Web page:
The word has got around quickly of tough times ahead for philosophy at KCL. Quoting the letter of vigorous protest from the UCL philosophy department, which you can read in full in the comments here, “Prof Shalom Lappin and Dr Wilfried Meyer-Viol are to face compulsory redundancy as of autumn 2010, and … Prof Charles Travis is to be forced into retirement contrary to the contract on which he was hired in 2005.” (See also Shalom Lappin’s statement here.)
Rumour also has it that the other members of the department have been told to reapply for their jobs, under threat of redundancy (whatever that exactly means).
These are pretty grim developments.
Not too surprising, though. In a long series of steps over the time during which I have been an academic, the accommodations between universities and their staff, and the myths we live by, have changed almost out of recognition. Once upon a time, it would have been more or less unthinkable for a university adminstration to act as precipitately as KCL seem to have done. These days, it happens more and more.
True, we used to be much less well paid. You almost never got promoted before trundling through all eighteen steps on the lecturer scale (there was indeed an “age/wage” scale). Very few got personal chairs. Research leave was a rarity in many universities. But, on the other hand, you were left alone to get on with your work as best you could. And in my experience, relatively few abused the great privilege (to be sure, people tended to publish much less, and care about their students more, but that looks a rather good thing, as we drown in the sea of not-good-not-bad articles and books). Tenure meant tenure (more or less). Short of “gross moral turpitude” it was exceedingly difficult to get sacked: and even when departments closed — say by taking advantage of a spate of retirements — the expectation was that remaining established staff would be redeployed somehow (maybe not ideally, but at least not thrown onto the scrap heap).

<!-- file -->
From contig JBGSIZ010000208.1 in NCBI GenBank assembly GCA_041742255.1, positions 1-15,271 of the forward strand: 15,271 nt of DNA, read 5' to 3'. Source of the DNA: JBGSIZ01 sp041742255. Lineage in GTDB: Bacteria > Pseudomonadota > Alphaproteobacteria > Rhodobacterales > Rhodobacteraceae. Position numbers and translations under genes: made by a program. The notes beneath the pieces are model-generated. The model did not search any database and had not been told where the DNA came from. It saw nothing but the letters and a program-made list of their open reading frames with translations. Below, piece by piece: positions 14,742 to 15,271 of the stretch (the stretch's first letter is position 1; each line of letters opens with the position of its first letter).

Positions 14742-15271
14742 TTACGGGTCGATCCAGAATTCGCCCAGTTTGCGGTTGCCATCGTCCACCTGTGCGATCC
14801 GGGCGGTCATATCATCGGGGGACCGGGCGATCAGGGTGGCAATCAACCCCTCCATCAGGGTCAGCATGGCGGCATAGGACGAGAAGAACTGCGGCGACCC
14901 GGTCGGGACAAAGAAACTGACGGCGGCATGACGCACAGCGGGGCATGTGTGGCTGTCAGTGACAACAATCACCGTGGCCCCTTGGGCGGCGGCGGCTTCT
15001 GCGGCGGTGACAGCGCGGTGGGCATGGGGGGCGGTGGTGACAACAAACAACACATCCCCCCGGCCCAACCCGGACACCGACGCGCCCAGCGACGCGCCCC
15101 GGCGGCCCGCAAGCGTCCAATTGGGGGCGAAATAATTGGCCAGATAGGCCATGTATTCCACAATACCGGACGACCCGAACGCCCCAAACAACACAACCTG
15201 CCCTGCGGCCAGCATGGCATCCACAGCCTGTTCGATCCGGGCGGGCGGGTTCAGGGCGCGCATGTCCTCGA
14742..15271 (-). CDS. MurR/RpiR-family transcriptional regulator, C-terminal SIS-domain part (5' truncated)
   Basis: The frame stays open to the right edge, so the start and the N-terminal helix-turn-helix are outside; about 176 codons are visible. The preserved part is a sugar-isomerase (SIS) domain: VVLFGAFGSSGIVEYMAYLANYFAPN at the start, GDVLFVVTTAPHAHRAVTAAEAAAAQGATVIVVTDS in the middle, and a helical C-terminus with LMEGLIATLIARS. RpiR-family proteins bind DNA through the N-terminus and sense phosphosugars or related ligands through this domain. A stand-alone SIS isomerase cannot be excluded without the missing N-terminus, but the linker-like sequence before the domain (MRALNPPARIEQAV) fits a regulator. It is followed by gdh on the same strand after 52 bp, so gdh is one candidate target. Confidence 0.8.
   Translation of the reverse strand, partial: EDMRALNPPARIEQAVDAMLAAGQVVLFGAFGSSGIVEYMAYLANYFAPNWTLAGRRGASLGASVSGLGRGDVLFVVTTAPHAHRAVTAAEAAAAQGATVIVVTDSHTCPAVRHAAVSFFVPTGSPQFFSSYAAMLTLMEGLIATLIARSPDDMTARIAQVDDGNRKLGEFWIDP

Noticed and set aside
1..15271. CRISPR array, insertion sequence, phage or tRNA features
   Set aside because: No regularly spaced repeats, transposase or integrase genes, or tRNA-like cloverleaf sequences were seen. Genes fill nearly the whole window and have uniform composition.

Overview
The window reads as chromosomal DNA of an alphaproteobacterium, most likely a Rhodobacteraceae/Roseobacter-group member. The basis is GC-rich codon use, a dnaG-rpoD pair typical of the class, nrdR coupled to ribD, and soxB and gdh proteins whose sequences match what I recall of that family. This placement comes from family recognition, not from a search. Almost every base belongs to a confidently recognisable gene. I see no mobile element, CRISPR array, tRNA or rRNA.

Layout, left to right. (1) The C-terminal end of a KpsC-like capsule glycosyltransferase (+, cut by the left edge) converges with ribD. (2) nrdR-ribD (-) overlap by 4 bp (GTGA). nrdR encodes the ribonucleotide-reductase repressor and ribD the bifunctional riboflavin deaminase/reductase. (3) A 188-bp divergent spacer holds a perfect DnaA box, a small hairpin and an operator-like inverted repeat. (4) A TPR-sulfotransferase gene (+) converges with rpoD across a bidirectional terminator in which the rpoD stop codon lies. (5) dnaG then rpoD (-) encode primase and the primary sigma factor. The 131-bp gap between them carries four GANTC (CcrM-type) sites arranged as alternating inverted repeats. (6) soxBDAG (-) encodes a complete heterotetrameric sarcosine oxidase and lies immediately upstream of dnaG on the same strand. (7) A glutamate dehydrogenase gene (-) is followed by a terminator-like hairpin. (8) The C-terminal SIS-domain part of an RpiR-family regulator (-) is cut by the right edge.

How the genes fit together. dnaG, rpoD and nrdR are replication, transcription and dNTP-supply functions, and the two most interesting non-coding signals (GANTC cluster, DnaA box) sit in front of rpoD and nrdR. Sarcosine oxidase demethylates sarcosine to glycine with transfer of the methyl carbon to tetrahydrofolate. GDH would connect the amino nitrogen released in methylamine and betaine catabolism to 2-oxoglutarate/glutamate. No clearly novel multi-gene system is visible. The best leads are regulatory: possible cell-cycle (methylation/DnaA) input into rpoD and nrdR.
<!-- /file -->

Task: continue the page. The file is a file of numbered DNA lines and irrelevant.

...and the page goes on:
Since those more comfortable days a quarter of a century ago, we’ve taken the bribe of significantly better pay (for a start because of vastly better promotion prospects), at the cost of a different kind of university with different conceptions of what is proper and improper. And of course, the ambitious and successful tended not to resist the changes. They tended to like the bargain, took the money and thought that the downside — the insecurity, the vulnerability to managerial agendas — wouldn’t affect them.
But as we see in the developments in KCL, the world doesn’t actually work like that. Once the devil’s bargain has been made, the good can get shafted just as much as anyone.